And now, reports The Early Show's Debbye Turner, many wives of those soldiers, and many GIs themselves, are pregnant.
In November alone, the base expects close to 200 babies to be delivered at its hospital.
And that's just the beginning: The high rate of births will continue into April, with the post projecting more than 1,000 births over the next six months, 70 percent more than usual.
Col. Matrice Browne, chief of women's health at Blanchfield Army Community Hospital at Fort Campbell, isn't surprised: "When folks go away for a while, they come back. And it's a perfect time for them to expand their families."
Twenty percent of Fort Campbell' s pregnant women are active duty soldiers. If healthy after the births, these new moms can be deployed as early as four months later.
These women are expected to continue their army routine during their pregnancy, including staying physically fit. The fort offers an exercise and education program for the pregnant soldiers that begins when their prenatal care does. It's called STARS, which stands for Soldiers, Training, Ability, Readiness, Spirit.
The maternity ward's just-completed $4.2 million renovation, planned before the boom, comes just in time.
Fort Campbell was also hit with a spike in births a decade ago when soldiers returned from Operation Desert Storm, Turner notes.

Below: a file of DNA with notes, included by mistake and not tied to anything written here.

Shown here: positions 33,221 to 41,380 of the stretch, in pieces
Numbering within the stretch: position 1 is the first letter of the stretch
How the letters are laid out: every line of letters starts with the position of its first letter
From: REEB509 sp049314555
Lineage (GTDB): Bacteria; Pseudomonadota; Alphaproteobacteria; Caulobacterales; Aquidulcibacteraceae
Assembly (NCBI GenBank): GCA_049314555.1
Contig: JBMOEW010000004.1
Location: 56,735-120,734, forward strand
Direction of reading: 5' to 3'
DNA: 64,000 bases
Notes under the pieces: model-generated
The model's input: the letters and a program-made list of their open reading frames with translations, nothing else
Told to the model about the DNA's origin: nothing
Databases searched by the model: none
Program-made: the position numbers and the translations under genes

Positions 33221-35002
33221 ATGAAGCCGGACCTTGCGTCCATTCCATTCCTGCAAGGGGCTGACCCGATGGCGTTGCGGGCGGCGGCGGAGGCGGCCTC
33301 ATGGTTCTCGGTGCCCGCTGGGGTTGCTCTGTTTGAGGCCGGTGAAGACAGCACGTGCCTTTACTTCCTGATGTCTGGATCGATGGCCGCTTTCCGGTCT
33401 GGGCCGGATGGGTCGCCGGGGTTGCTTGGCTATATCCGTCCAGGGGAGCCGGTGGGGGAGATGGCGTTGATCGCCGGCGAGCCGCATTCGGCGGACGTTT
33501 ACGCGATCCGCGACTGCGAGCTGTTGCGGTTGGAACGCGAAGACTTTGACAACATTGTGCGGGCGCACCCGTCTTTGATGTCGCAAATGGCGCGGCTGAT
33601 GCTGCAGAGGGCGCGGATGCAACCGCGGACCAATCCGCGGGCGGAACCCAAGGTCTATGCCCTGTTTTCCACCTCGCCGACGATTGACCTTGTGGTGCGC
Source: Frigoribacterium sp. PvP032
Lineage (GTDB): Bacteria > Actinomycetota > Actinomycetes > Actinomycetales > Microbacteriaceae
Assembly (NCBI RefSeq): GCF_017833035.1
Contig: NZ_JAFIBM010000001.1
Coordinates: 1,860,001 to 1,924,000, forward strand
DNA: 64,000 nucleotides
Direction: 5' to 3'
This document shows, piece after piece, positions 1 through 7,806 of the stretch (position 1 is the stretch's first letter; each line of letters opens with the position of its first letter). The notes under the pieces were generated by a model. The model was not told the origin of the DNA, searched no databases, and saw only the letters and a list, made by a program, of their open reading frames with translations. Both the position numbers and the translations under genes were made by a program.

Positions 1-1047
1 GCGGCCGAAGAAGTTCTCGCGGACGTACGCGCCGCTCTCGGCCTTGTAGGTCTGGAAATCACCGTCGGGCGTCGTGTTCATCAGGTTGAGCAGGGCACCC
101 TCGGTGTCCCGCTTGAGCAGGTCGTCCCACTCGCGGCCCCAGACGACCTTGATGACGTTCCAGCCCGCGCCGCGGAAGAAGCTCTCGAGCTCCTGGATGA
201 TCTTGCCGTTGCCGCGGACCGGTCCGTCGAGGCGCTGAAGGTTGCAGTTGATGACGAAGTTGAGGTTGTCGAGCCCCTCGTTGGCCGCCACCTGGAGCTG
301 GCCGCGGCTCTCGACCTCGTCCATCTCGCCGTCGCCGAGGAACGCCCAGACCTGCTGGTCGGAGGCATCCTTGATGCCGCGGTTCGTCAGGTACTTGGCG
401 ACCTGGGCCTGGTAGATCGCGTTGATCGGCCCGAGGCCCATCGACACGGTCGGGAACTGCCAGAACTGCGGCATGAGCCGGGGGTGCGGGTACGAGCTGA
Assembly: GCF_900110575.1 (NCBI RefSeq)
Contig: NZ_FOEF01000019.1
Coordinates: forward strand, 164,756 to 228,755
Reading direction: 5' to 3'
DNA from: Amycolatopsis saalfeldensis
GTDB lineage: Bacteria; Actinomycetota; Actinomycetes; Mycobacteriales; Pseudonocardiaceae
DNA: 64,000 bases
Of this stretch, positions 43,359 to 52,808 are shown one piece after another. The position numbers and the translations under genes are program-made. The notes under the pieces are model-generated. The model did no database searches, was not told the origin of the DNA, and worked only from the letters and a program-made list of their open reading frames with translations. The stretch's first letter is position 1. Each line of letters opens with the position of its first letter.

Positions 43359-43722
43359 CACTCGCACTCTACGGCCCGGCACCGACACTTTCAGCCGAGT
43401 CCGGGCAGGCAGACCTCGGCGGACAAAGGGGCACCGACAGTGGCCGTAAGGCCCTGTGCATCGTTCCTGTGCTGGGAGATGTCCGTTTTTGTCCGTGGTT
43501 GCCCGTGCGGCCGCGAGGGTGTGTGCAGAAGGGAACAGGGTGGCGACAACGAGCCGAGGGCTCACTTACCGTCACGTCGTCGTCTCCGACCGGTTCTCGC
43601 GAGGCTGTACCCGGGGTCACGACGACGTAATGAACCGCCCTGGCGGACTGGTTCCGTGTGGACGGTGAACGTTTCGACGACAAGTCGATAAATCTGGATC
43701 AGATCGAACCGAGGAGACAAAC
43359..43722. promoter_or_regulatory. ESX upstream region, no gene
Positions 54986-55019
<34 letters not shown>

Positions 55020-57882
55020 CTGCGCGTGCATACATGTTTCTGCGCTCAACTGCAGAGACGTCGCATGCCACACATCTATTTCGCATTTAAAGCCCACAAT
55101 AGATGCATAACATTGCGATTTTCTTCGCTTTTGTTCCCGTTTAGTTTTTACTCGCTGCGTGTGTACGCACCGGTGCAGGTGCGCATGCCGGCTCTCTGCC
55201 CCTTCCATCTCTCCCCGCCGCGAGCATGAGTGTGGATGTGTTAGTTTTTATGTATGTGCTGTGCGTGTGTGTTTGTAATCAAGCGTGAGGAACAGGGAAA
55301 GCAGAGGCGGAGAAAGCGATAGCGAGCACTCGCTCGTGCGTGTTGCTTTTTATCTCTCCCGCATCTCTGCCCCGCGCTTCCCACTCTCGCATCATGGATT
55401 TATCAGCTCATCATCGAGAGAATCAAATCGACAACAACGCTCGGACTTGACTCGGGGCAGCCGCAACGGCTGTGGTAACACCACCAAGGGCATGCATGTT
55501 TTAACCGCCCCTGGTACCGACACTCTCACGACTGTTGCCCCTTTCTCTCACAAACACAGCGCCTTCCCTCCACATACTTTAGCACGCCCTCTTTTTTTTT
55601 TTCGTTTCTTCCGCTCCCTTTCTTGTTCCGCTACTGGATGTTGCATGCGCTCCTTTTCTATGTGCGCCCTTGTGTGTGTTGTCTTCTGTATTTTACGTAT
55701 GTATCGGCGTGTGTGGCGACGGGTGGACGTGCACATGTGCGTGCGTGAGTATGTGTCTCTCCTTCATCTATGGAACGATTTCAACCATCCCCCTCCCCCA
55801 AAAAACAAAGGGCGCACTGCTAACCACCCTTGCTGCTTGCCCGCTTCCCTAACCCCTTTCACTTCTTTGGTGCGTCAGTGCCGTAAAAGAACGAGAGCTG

The latest boom is being dubbed Operation Baby Freedom, in honor of soldiers returning from Operation Iraqi Freedom.
Sgt. Carl Schimpf's wife, Samantha, says the baby they're expecting was conceived shortly after his tour of duty in Iraq ended. "A couple of weeks after he got back, he got 30 days leave, and we took a trip to Disney World. ...And on the way home, I suspected, I think I might be pregnant."
She was, and they're expecting their second child, a girl, in November, 10 months after Carl got back.
Carl missed much of Samantha's first pregnancy, so, "I'm looking forward to all of it, you know. Being able to hold a baby again, and to feed her, and to just be able to talk to her. And you know, just look at her."
But the happy times are tempered with the realities of war. Says Carl, "It's on the back of your mind. You know, when I'm going to go next, where I'm going to be. But if you start thinking like that all the time, then ... you don't enjoy the time when you're here."